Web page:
Alan Templeton Reflects on Art History, Being a Collector and His Favorite Place on Campus
Alan Templeton, smiling and arms crossed, with an orange and white or gray structure behind him.
Alan Templeton (Gregory Urquiaga/UC Davis)

Alan Templeton is no stranger to the UC Davis campus. The alum spent his undergraduate years exploring the Quad and combing through art history books in Shields Library. Templeton (B.A., art history and psychology, ‘82) has worked as a professional artist, labor union administrator and investor. He’s an art collector and is passionate about helping elevate and grow the arts and humanities at UC Davis.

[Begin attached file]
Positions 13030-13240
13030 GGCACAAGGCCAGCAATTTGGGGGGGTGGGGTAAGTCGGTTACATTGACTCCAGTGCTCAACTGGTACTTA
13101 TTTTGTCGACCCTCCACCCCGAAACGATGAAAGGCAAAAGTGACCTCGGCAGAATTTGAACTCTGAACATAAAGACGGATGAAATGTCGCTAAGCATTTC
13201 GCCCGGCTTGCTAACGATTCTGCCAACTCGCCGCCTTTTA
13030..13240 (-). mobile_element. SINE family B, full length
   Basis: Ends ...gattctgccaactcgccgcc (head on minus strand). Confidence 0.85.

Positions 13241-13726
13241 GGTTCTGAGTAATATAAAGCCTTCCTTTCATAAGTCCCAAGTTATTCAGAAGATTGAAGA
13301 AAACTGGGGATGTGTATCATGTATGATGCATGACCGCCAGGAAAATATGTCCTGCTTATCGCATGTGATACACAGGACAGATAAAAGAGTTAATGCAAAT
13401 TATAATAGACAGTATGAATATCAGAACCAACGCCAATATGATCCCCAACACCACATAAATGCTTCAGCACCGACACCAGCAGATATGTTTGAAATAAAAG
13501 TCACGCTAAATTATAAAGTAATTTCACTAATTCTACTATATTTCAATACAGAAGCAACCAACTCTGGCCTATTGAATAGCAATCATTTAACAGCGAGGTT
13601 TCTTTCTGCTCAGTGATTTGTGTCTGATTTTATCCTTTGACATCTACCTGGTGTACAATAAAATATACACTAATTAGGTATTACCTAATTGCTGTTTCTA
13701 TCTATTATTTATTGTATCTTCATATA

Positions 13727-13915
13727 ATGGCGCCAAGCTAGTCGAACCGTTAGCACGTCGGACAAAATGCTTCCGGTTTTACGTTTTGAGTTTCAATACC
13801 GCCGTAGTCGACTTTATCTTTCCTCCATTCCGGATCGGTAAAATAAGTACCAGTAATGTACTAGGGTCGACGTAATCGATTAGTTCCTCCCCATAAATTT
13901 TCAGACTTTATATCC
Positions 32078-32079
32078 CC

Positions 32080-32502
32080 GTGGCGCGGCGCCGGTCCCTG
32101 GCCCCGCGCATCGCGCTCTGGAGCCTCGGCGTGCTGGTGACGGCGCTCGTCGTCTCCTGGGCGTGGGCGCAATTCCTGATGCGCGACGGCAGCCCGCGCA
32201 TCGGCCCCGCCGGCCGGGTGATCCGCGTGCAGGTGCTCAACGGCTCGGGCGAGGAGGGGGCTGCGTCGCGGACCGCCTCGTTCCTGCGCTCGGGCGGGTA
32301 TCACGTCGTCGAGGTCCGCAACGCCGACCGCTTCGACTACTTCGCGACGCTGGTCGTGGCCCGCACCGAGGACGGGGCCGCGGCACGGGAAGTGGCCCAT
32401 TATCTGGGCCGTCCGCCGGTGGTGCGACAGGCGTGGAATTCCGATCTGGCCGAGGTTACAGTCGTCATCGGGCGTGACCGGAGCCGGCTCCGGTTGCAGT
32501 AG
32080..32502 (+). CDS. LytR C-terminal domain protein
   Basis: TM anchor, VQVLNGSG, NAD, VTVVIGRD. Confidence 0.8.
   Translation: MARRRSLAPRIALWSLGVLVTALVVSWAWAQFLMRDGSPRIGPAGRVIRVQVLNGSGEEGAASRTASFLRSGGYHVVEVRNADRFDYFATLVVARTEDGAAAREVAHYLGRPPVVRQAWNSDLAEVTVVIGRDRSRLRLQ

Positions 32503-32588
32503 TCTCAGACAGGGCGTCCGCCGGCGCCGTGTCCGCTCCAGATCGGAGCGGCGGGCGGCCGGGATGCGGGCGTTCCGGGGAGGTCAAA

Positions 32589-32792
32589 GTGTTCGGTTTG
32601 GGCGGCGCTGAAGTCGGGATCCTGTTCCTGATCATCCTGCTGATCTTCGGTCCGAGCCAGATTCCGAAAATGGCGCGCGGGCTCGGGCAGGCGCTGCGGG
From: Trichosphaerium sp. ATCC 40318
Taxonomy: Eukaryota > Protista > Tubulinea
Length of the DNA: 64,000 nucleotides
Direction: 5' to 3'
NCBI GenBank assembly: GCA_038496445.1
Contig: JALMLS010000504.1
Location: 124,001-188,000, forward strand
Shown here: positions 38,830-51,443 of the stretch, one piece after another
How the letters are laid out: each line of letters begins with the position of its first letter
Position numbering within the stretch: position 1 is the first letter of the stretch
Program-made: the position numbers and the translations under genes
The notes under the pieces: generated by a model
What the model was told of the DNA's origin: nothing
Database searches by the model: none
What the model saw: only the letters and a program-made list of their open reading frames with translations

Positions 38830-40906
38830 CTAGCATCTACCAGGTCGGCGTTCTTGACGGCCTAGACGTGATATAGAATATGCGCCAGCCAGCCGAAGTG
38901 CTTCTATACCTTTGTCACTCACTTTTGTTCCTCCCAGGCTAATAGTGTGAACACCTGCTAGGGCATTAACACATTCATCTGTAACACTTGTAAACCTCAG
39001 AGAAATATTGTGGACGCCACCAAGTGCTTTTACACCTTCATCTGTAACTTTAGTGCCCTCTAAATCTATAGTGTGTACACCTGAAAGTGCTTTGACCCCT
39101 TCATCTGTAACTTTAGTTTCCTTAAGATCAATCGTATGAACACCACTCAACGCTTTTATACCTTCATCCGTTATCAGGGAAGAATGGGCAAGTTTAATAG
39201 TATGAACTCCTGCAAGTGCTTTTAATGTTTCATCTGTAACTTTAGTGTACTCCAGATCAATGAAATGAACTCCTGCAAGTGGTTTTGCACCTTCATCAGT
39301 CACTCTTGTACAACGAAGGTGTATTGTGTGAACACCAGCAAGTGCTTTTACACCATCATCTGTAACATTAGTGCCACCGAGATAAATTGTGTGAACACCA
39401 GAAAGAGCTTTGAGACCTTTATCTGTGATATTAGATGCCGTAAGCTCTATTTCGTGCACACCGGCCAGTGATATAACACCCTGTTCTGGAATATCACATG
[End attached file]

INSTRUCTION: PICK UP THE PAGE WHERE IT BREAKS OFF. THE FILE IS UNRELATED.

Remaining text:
UC Davis Medal winner Alan Templeton (center right) speaks with art history faculty Michael Yonan, Alexandra Sofroniew, and Katharine Burnett.
UC Davis Medal winner Alan Templeton (center right) with art history faculty Michael Yonan, Alexandra Sofroniew, and Katharine Burnett during a dinner honoring Templeton at Chancellor Gary S. May's residence in March 2024. Templeton won the award in 2021 during the pandemic. (Crystal Masuda/UC Davis)  

So much so that, in 2021 he won the UC Davis Medal for his extraordinary contributions to the campus community.

His philanthropy has led to the creation of the Templeton Colloquium in Art History, the Templeton Endowment for the Arts and Letters, the Alan Templeton Distinguished Speaker Series for Foreign Literature and Cultures, and the Templeton Endowed Chair in the History of European Art, 1600–1830, currently held by Professor Michael Yonan.